Bown v. Reinke et al, No. 1:2012cv00262 - Document 121 (D. Idaho 2016)

Court Description: MEMORANDUM DECISION AND ORDER It is hereby ORDERED, that the motion for summary judgment (docket no. 100 ) and the motion for protective order (docket no. 108 ) are DENIED. The motion to stay or for additional discovery (docket no. 102 ) is GRANTED IN PART AND DENIED IN PART. Signed by Judge B. Lynn Winmill. (caused to be mailed to non Registered Participants at the addresses listed on the Notice of Electronic Filing (NEF) by (jp)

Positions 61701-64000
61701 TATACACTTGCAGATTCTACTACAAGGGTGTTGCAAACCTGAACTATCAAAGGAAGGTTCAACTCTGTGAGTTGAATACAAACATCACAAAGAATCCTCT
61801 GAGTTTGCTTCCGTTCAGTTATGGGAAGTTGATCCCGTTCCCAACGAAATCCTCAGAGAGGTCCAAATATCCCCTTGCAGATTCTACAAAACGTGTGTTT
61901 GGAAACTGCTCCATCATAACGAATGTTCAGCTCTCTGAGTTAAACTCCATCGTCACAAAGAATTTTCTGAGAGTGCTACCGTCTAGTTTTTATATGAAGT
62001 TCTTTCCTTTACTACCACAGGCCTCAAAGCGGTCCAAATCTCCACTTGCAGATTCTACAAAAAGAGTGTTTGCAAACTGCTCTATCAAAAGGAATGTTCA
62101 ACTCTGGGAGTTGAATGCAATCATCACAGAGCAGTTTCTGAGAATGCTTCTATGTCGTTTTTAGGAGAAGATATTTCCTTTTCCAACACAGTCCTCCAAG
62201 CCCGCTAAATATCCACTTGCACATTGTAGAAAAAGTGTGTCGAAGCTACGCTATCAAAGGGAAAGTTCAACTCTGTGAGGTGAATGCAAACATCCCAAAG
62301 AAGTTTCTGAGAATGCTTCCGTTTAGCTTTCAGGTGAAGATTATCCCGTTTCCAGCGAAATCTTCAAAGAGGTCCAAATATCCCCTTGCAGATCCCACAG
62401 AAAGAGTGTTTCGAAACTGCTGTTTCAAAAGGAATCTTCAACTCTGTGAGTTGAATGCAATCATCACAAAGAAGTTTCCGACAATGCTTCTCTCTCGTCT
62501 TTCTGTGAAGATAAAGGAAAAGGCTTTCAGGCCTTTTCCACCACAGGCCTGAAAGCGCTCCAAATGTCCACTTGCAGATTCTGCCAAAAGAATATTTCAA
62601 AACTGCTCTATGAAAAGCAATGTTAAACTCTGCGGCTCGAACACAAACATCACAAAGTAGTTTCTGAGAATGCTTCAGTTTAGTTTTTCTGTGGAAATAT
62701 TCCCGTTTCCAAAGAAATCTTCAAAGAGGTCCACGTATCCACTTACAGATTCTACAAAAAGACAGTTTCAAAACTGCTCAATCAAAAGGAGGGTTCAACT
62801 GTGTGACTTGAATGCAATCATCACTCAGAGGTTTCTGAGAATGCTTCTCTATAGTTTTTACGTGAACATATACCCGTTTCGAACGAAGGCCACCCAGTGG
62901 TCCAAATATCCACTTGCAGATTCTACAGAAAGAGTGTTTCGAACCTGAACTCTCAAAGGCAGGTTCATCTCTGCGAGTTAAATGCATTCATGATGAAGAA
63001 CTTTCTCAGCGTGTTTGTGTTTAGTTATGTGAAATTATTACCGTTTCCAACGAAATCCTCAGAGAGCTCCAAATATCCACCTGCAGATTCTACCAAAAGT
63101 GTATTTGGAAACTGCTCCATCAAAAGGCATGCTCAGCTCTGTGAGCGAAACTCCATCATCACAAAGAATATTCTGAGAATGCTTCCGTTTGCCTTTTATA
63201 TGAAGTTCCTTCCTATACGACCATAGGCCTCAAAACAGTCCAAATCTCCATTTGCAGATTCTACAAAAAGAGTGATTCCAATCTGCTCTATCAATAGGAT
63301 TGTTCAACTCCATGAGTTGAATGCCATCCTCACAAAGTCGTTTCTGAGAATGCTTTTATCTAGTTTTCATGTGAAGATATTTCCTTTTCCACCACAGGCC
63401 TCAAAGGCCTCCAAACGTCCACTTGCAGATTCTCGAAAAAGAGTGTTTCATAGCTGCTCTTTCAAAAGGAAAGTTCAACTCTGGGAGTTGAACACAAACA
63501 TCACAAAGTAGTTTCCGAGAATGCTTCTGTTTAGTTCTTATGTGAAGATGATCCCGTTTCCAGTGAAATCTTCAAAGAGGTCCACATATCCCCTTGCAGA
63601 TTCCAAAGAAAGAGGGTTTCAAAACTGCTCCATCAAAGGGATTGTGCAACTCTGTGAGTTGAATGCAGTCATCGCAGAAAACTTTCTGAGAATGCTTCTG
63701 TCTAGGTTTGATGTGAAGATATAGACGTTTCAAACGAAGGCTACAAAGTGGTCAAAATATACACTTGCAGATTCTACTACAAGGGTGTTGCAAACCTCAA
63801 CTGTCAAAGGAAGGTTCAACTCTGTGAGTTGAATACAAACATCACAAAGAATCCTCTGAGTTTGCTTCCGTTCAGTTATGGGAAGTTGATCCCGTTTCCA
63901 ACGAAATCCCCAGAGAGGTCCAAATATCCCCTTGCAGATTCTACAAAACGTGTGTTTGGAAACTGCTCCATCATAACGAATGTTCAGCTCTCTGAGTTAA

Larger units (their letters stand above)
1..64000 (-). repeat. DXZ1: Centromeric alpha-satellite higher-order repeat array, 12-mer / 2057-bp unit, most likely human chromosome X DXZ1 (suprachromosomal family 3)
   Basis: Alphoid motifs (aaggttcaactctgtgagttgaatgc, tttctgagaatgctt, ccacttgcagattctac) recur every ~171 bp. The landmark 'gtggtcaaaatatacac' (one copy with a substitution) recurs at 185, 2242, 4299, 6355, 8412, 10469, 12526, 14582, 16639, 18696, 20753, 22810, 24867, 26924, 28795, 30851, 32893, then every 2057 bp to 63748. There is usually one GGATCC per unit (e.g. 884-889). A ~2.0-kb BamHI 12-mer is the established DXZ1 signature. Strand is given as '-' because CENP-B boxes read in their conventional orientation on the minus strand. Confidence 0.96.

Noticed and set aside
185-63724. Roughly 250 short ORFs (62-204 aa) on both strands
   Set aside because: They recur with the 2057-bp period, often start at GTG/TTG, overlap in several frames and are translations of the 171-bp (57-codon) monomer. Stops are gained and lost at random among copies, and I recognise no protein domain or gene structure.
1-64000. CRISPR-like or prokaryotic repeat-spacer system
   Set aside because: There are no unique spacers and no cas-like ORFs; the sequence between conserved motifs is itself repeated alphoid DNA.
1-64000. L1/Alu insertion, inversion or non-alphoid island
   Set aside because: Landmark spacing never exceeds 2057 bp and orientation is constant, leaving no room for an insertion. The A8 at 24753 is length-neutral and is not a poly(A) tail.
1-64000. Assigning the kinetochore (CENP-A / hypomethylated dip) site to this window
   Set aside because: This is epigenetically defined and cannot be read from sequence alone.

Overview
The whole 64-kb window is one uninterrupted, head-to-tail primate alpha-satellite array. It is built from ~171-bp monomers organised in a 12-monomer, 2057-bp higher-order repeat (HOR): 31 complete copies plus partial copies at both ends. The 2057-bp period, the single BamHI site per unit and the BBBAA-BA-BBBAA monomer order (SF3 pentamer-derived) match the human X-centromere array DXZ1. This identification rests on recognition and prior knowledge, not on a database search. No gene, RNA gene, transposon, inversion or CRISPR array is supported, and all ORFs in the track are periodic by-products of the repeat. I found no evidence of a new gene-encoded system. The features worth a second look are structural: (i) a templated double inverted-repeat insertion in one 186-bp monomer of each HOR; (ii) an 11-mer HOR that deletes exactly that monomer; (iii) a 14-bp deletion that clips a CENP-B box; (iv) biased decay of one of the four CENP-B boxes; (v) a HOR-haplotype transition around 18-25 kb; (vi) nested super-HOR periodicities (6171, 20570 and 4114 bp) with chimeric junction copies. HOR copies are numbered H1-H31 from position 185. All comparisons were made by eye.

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IN THE UNITED STATES DISTRICT COURT FOR THE DISTRICT OF IDAHO WILLIAM A. BOWN, Plaintiff, Case No. 1:12-cv-00262-BLW vs. MEMORANDUM DECISION AND ORDER BRENT D. REINKE; RONA SIEGERT; RANDY E. BLADES; JIMMIE H. CROSBY; DANIEL METTIE; BECKY A. BLAKE; RONALD D. PIXLER; TIMOTHY J. RICHARDSON; CORIZON, INC., fka CORRECTIONAL MEDICAL SERVICES, INC., a Missouri corporation; KAREN B. BARRETT, PA; APRIL DAWSON, MD; CASSIE RICHINS, LPN; and JOHN and JANE DOES 1-10, Defendants. INTRODUCTION The Court has before it defendants’ motion for summary judgment and motion for protective order, and plaintiff’s motion to stay proceedings and for more discovery. The Court heard oral argument on the motion for summary judgment on June 28, 2016, and took the motions under advisement. For the reasons explained below, the Court will (1) deny the defendants’ motions and (2) grant in part the plaintiff’s motion, allowing more discovery but finding no need to stay these proceedings given the denial of the motion for summary judgment. Memorandum Decision & Order – page 1 FACTUAL BACKGROUND On a Saturday afternoon, plaintiff William Bown, an inmate at the Idaho Maximum Security Institution (IMSI), complained to guards about a severe pain in his left arm and a burning pain in his chest. An EKG showed he was having a heart attack, but the failure of the jail to have anyone available during the weekend to interpret the EKG meant that Bown was not transported to a hospital for hours. This delay, Bown claims, resulted in permanent damage to his heart. He filed this lawsuit under § 1983 for the violation of his Eighth Amendment rights. Bown started having chest pains at about 1:00 p.m. on February 19, 2011. As the pain intensified, he attempted to get help. He recalls that he “started screaming” and that “[s]weat was just pouring out of me.” See Bown Deposition (Dkt. No. 105-1) at p. 73. His pain was an 8 on a scale of 1 to 10, with 10 being the most intense pain. He was taken to the prison’s medical unit where he was seen by Cassie Richins, a licensed practical nurse. She telephoned Karen Barrett, the physician’s assistant on call, and described Bown’s symptoms of chest pain, sweating, and nausea. See Richins Deposition (Dkt. No. 105-3) at p. 65. Barrett recalls directing Richins to immediately order an EKG and a blood enzyme analysis. See Barrett Deposition, (Dkt. No. 100-14) at p. 74. Richins performed an EKG at 2:17 p.m. The EKG consists of a graphic display of the heart’s electrical activity and also includes a computer-generated statement summarizing in printed words what is being displayed graphically. See EKG (Dkt. No. 105-5). Memorandum Decision & Order – page 2 Richins was not qualified to interpret the EKG’s graphic display or to understand the computer-generated summary. See Richins Deposition (Dkt. No. 105-3) at p. 65. And Barrett was not available to read the EKG itself – she was not physically present at the jail, and she testified that there was no way for Richins to transmit the EKG to her that day. See Barrett Deposition, supra, at 97 (“there was no way I could see the EKG”). It was not unusual for the prison to lack qualified medical personnel on-site during the weekends. Dr. April Dawson, Corizon’s supervising physician, testified that it was common on weekends to have no medical provider on site at the jail. See Dawson Deposition (Dkt. No. 105-7) at pp. 30-32. But Richins could telephone Barrett, and did so, reading her the computergenerated summary on the EKG print-out that stated as follows: “Sinus bradycardia. Interior infarct. MS-Qwave and/or ST abnormality in second AVF. Possible acute. Marked ST depression. Possible subendocardial injury. ST depression. Abnormal EKG.” Id. Barrett testified that interpreting EKGs is “just not an area that I’m real comfortable in.” See Barrett Deposition, supra, at p. 27. When asked how often she interprets EKGs, Barrett answered “I don’t.” Id. Instead, she testified that she could, in theory, request an “over-read” – a doctor’s opinion – but had never actually made such a request herself. Id. at pp. 25, 27. At any rate, Barrett never saw – or requested to see – the EKG. If Barrett could have seen the EKG, she would have ordered Bown transported to the hospital immediately. Barrett knew enough to discern “ST elevations” on an EKG’s graphic Memorandum Decision & Order – page 3 display, and to know that a patient with “ST elevations” should be transported immediately to the hospital for emergency treatment. Id. at 82, 95-97. During her deposition, Barrett was shown the EKG taken by nurse Richins – it was the first time Barrett had seen it. Id. at p. 95, 97. Barrett quickly spotted the ST elevations and testified that if she had seen the EKG when treating Bown, she probably would have ordered him transported immediately, but also testified that “[t]here was no way I could see the EKG.” Id. at p. 97. In other words, if the prison’s system simply had a way for Richins to transmit the EKG to Barrett, Bown would have been transported immediately. But that was not the case. The written computer-generated summary of the EKG that nurse Richins read to Barrett over the phone did not mention ST elevations – they were apparent only upon viewing the EKG itself. See Levin Deposition (Dkt. No. 105-4) at p. 49. After hearing nurse Richins read the summary over the phone, Barrett asked about blood enzyme lab results because “that was going to be my deciding factor,” and also asked about Bown’s condition. Id. at p. 77. Richins said the blood test results had not yet come in, and that Bown was sleeping. Id. Hearing that Bown was sleeping “helped precipitate” Barrett’s decision to wait for the blood test results before transporting Bown because in her mind, Bown “did not appear to be in any distress at that point . . . .” Id. at pp. 77, 80. But in fact Bown was in distress – he was having a heart attack. A blood clot had blocked 100% of the blood flow in his right coronary artery. See Dr. Wetherly Deposition (Dkt. No. 105-2) at pp. 8-9. The EKG taken by nurse Richins showed clearly that Bown was having a heart attack, according to the treating cardiologist Dr. Graham Memorandum Decision & Order – page 4 Wetherly, who reviewed the EKG during his deposition. Id. at p. 22 (“If this [Bown’s EKG] had been faxed to me as a question, then I would have told the person who faxed it to me that their patient was having an acute heart attack”). But Barrett decided to wait before ordering Bown to be transported to the hospital because (1) Bown was sleeping and did not appear to be under any distress, and (2) the blood test results – which were crucial to Barratt’s analysis of whether Bown was suffering a heart attack – would be done, she estimated, “within an hour or two max.” See Barrett Deposition, supra, at p. 81. Richins had to draw Bown’s blood and then transport it herself to the hospital for testing, a drive that took 30 minutes or so. The test results would not be returned to Richins for “a couple of hours,” even if she had requested – as she did here – that the testing be done “stat” or immediately. See Barratt Deposition, supra, at pp. 45-46. But there was a delay at the hospital that was conducting the blood testing, and more hours passed. Nurse Richins finished her shift and was replaced by Chance Luster. Luster told Barrett he saw ST elevations on Bown’s EKG, and that convinced Barrett to stop waiting for the blood tests and transport Bown to the hospital immediately. Id. at p. 82. Almost five hours had now passed since Bown had been brought into the medical unit. See Dr. Wetherly Deposition, supra, at p. 24. At the hospital, Dr. Wetherly removed the blood clot and restored the flow of blood. But in the five hours of delay between the first EKG done by nurse Richins and the EKG done immediately upon Bown’s arrival at the hospital, there was “a substantial Memorandum Decision & Order – page 5 amount of damage” to Bown’s heart, according to Dr. Wetherly. See Dr. Wetherly Deposition, supra, at p. 24. LITIGATION BACKGROUND Bown filed this action under § 1983 claiming that his Eighth Amendment rights had been violated by the delay in treatment for his heart attack. He sued (1) Brent Reinke, Director of IDOC; (2) Rona Siegert, Health Service Director; (3) Randy Blades, Warden (4) Jimmie Crosby, Deputy Warden; (5) Daniel Mettie, Corrections Officer; (6) Becky Blake, Corrections Officer (7) Ronald Pixler, Corrections Officer; (8) Timothy Richardson, Assistant Shift Commander; (9) Corizon Inc.; (10) Karen Barrett, physician’s assistant; (11) April Dawson, and (12) Cassie Richins, LPN. Bown later settled with Corizon Inc. (the provider of medical services at the prison under a contract with the Idaho Department of Corrections) and the medical team (Barrett, Dr. Dawson, and Richins). After the remaining defendants filed the motion for summary judgment now before the Court, Bown agreed to the dismissal of the Corrections Officers (Mettie, Blake, Pixler, and Richardson). That leaves the administrative defendants as the only remaining defendants – Reinke (Director of IDOC), Siegert (Health Services Director), Blades (Warden), and Crosby (Deputy Warden). ANALYSIS Bown has a constitutional right under the Eighth Amendment “to not have officials remain deliberately indifferent to [his] serious medical needs.” Gibson v. County of Washoe, Nev., 290 F.3d 1175, 1187 (9th Cir. 2002). To satisfy this constitutional right, “jails must provide medical staff who are competent to deal with Memorandum Decision & Order – page 6 prisoners’ problems.” Id. Bown alleges that the defendants failed to provide competent medical staff to provide an immediate interpretation of EKGs on weekends, and that this failure was the cause of his significant injuries. The defendants counter in their summary judgment motion that Bown is really complaining about a missed diagnosis, a complaint that might constitute malpractice but is not a constitutional violation. The defendants cite well-established case law that the Eighth Amendment is not violated by medical malpractice, or even gross negligence. See Estelle v. Gamble, 429 U.S. 97, 106 (1976). To determine whether this case hinges on a missed diagnosis or something else, the Court must view the evidence in a light most favorable to Bown. Anderson v. Liberty Lobby, Inc., 477 U.S. 242, 255 (1986). This means that the evidence submitted by Bown “is to be believed, and all justifiable inferences are to be drawn in his favor.” Id. Viewed in this light, the evidence tends to show that Bown’s injuries were caused by a systemic failure, not a missed diagnosis. The systemic failure was in (1) having no qualified person available during weekends to immediately view and interpret EKGs, and (2) having no transport protocol in place taking into account the lack of expertise available during weekends. The issue is whether a reasonable juror could find that these systemic failures to provide medical care satisfy the deliberate indifference test that Bown must prove to prevail on his § 1983 claim. That test has two prongs. Under the first, Bown must show that the failure to provide immediate EKG interpretation “could result in further significant injury or the unnecessary and wanton infliction of pain.” Jett v. Penner, 439 Memorandum Decision & Order – page 7 F.3d 1091, 1096 (9th Cir. 2006). Under the second prong, Bown must show that the prison administrators “knew of and disregarded the substantial risk of harm and failed to act despite this knowledge.” Lemire v. Cal. Dept. of Corr. & Rehab., 726 F.3d 1062, 1074 (9th Cir. 2013). This second prong is a subjective test, and “evidence of obviousness may present a disputed fact to defeat summary judgment.” Harrington v. Scribner, 785 F.3d 1299, 1304 (9th Cir. 2015). There is no question that the failure to provide immediate EKG interpretation could result in significant injury. The testimony from two experts, Drs. Levin and Wetherly, demonstrates that (1) an EKG is the first test ordered when a patient presents with classical physical symptoms like Bown did here; (2) the results of the EKG are crucial in diagnosing a heart attack, and (3) the EKG must be administered and interpreted immediately because quick treatment can save the heart muscle from being destroyed. See Wetherly Deposition, supra, at pp. 14-18; Levin Deposition, supra, at p. 54. Time is of the essence because every minute that the blood clot restricts the flow of blood to the heart results in lost heart muscle that cannot be recovered. Id. The second prong requires Bown to prove that the prison administrators knew of this substantial risk but failed to provide a means for immediate EKG interpretation (or failed to provide a transport protocol that took into account the lack of expertise). Although direct evidence of a person’s mental state rarely exists “it is not always necessary to prove a person’s subjective awareness, as this inquiry is subject to demonstration in the usual ways, including inference from circumstantial evidence.” Memorandum Decision & Order – page 8 Gibson, 290 F.3d at 1190. As discussed above, “evidence of obviousness may present a disputed fact to defeat summary judgment.” Harrington, 785 F.3d at 1304. The substantial risk of injury or death caused by a lack of immediate EKG interpretation was obvious to the prison administrator defendants. It is obvious that inmates have heart attacks on weekends and will need the immediate evaluation that can be obtained with an EKG. It is obvious that an inmate having a heart attack cannot wait for hours, or a day, to obtain an EKG interpretation from a cardiologist. While blood testing can confirm an EKG reading, it is undisputed in this record that it would take hours to obtain blood test results. It is obvious that an inmate suffering a heart attack cannot wait for hours while his blood is being tested. In other words, it was obvious to prison administrators that blood testing could not substitute for the immediacy of an EKG reading. Finally, anticipating this lack of expertise on weekends, it is obvious that a transport protocol must be in place to ensure quick transport to a hospital when certain classic signs of a heart attack are present, taking into account the security needs of the prison. Despite this obvious risk of substantial injury or death, the prison administrator defendants maintained a system that provided no opportunity on weekends for an immediate EKG interpretation. Defendants argue, however, that they anticipated this problem and provided a system to get quick interpretations (called “over-reads”) of an EKG by a cardiologist: A nurse could press a button on the EKG machine and transmit the EKG to a cardiologist for interpretation. See Dawson Deposition (Dkt. No. 105-7) at pp. 30-32. Defendants argue that this system is sufficient under the Eighth Amendment, Memorandum Decision & Order – page 9 and that they cannot be held liable for the failure of the medical staff to use the system as intended. But there are significant questions of fact over whether this system mitigated any risk whatsoever. While the defendants point to Barrett’s testimony that an over-read might take “30 minutes to a couple of hours,” see Barrett Deposition, supra, at p. 63, it is obvious that an inmate having a heart attack might suffer substantial harm if he has to wait a “couple of hours.” Moreover, this time estimate is contradicted by Dr. Dawson and Barrett herself. Dr. Dawson testified that the cardiologist’s interpretation “is not something that comes back that day generally. It’s something that is going to come back the next day.” Id. Barrett testified at another portion of her deposition that she (1) had never requested an over-read, and (2) did not know how long it would take to obtain an over-read. Id. at p. 25. This contradictory testimony creates issues of fact. Furthermore, the Court was provided with no protocols concerning the use by prison medical staff of this button feature on the EKG machine. Most importantly, did the system protocols require the medical staff to press the button in every case? Did Richins or Barratt violate prison policies by not transmitting the EKG to a cardiologist? Nothing in the record allows the Court to answer these questions as a matter of law. Moreover, there is a lack of evidence defining this “system.” Supposedly, pressing the button transmits the EKG immediately to a certain cardiologist. Who is that? Does the prison medical staff just wait for the cardiologist to respond? Or does the prison staff call the cardiologist’s office to check on his/her availability? What if the Memorandum Decision & Order – page 10 cardiologist is not available? Does the lack of qualified evaluation trigger more immediate action to transport the inmate to the hospital? Under what circumstances? Without any evidence on the prison’s protocols governing use of the button feature on the EKG machine, the Court cannot adopt defendants’ argument that, as a matter of law, the prison had a system in place for emergency treatment that complies with the Eighth Amendment. In conclusion, the prison administrators’ inaction in the face of such an obvious threat creates an issue of fact on the subjective prong of the deliberate indifference test and warrants denial of the motion for summary judgment. Gibson, 290 F.3d at 1189-91 (reversing grant of summary judgment because reasonable juror could find that jail’s failure to provide urgent medical evaluation for arrestee constitutes deliberate indifference). The defendants argue, however, that they are entitled to qualified immunity as a matter of law. The Court disagrees. It was well-established at the time of this incident that “jails must provide medical staff who are competent to deal with prisoners’ problems.” Id. at 1189. It was also well-established that inaction by prison administrators in the face of life-threatening and obvious risks to inmates violates their Eighth Amendment rights. Farmer v. Brennan, 511 U.S. 825, 842 (1994). At the time of Bown’s heart attack, these rights were clearly established and entitled Bown to qualified medical emergency treatment for his heart attack. As set forth above, there are substantial questions of fact as to whether the prison administrator defendants were Memorandum Decision & Order – page 11 deliberately indifferent to Bown’s Eighth Amendment rights. Accordingly, defendants’ summary judgment motion on qualified immunity is denied. Motion to Stay and for Discovery Bown has moved for a stay of the summary judgment proceedings so that he can obtain certain discovery that defendants have refused to produce. In prior decisions, the Court awarded sanctions of $43,499.60 against defense counsel Phillip Collaer and Blake Hill on the ground that they intentionally made discovery difficult for plaintiffs. The Court also ordered them to produce certain discovery. At oral argument, Bown asserted that defendants have continued to stonewall their discovery requests seeking information to explain why there was no qualified person at the prison on weekends to read EKGs, and why Barrett was not at the prison during her weekend shift. This evidence could be highly relevant to counter any argument from the defendants that (1) Barrett violated prison policy in being off-site that day; (2) if Barrett had been on-site she would have been able to read the EKG and would have transported Bown immediately to the hospital; and (3) Barrett’s violation of prison policy – rather than a flawed prison system that failed to provide immediate EKG interpretation on weekends – was the cause of Bown’s damage. If defendants had made this argument in the summary judgment proceedings, the Court would have granted the motion to stay these proceedings until Bown could obtain this discovery. But defendants did not pursue this line of argument, and so there is no need to stay these proceedings. Nevertheless, Bown remains entitled to this evidence Memorandum Decision & Order – page 12 because it is relevant not only to defenses the defendants might raise at some later point, but also because it is relevant to Bown’s own claims. Accordingly, the Court will grant this motion in part and deny it in part. The Court will grant the motion to the extent it seeks to expand the discovery deadline to allow for the depositions of the defendant prison administrators and to allow for further discovery on the policy and practices generally regarding medical evaluations on weekends at the prison and specifically regarding Barrett’s presence during her weekend shifts.1 As discussed, the Court will deny that portion of the motion seeking to stay these summary judgment proceedings. The Court would note that although there is no pending motion for sanctions, the Court would entertain such a motion if discovery stonewalling has occurred or continues. Motion for Protective Order The defendants have moved for a protective order to shield them from Bown’s discovery requests discussed above. Pursuant to the discussion above, the defendants’ motion is specious and will be denied. ORDER In accordance with the Memorandum Decision set forth above, NOW THEREFORE IT IS HEREBY ORDERED, that the motion for summary judgment (docket no. 100) and the motion for protective order (docket no. 108) are DENIED. 1 Until discovery is closed, the Court refuses to grant summary judgment on any issue, including the claim for prospective injunctive relief or the claim challenging audits. Memorandum Decision & Order – page 13 IT IS FURTHER ORDERED, that the motion to stay or for additional discovery (docket no. 102) is GRANTED IN PART AND DENIED IN PART. The motion to stay is denied but the motion for discovery is granted, as set forth in the decision above. DATED: July 5, 2016 _________________________ B. Lynn Winmill Chief Judge United States District Court Memorandum Decision & Order – page 14